Across from Kennedy Plaza in Burnside Park there is a statue honoring a man on a horse in a military uniform. This man is General Ambrose Everett Burnside. He was the fourth of nine children, and was born to Edghill and Pamela Burnside of Liberty, Indiana on May 23, 1824. As a young boy, Burnside attended the Liberty Seminary until his mother’s death in 1841. Cutting short his education, Burnside’s father apprenticed him to a local tailor. After learning the trade, Burnside elected to utilize his father’s political connections to obtain an appointment to the US Military Academy at West Point in 1843.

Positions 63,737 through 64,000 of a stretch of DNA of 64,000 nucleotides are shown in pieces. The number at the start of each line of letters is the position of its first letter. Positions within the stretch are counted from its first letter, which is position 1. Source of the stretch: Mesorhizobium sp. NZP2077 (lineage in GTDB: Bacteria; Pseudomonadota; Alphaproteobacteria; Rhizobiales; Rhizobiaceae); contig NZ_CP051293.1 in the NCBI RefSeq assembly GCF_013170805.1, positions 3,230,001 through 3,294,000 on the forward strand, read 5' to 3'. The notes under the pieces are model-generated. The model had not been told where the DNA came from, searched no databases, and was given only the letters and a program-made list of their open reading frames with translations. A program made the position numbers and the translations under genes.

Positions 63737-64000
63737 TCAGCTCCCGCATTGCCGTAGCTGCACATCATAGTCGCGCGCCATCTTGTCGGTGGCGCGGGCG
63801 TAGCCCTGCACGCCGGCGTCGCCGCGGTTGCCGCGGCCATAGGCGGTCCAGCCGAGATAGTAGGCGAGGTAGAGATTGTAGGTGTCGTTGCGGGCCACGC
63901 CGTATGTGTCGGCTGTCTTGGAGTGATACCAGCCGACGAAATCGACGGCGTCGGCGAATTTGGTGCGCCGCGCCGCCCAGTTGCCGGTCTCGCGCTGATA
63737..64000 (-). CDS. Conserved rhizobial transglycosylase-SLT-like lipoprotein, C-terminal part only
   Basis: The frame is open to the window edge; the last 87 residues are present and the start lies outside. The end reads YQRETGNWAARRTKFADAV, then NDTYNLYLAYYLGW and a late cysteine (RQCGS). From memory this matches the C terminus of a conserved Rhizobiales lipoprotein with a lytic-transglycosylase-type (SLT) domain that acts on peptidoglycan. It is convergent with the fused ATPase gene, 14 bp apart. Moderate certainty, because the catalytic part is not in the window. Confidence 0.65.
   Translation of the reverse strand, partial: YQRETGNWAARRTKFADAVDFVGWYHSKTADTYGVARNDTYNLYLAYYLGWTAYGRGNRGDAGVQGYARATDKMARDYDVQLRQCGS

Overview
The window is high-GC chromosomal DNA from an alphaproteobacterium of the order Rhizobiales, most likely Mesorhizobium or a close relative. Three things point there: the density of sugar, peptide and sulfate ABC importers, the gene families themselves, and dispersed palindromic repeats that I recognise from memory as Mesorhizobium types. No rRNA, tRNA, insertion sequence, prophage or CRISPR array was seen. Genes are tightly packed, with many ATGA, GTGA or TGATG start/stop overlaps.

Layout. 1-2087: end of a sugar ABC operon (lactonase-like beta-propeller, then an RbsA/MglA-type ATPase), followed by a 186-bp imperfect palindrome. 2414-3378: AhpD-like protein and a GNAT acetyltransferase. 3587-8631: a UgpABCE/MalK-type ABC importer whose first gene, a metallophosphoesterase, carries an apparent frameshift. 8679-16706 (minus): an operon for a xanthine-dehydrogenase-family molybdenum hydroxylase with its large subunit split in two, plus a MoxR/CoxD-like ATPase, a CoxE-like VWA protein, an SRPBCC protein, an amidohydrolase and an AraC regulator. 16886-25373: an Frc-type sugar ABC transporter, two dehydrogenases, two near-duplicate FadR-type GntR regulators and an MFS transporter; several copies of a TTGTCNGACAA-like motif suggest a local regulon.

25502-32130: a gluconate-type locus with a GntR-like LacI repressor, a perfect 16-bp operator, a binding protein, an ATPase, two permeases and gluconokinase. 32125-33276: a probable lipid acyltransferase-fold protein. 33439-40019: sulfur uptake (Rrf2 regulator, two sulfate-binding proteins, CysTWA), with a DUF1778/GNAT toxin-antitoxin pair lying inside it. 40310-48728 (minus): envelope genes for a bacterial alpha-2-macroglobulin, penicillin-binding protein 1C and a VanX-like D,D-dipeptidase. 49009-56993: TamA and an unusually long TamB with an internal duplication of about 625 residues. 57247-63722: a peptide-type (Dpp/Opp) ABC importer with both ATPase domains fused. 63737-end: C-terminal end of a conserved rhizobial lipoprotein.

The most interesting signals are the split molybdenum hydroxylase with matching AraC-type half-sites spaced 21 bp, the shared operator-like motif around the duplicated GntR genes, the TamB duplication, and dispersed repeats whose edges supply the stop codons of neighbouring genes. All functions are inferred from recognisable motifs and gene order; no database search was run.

Graduating in 1847, he then served in the Mexican War. In 1849, Burnside was wounded in the neck during a fight with the Apaches in New Mexico. Twice Burnside was offered command of the Army at the Potomac and twice he refused. Burnside knew he was best at a Corps command level. He proved himself a successful commander at the battle of South Mountain, giving General McClellan a chance to destroy Lee’s army at Antietam. But McClellan attacked piecemeal. General Burnside made a good fight at a stone bridge but he had received orders late in the day. He was slow in taking the bridge, giving General Lee time to build his lines.
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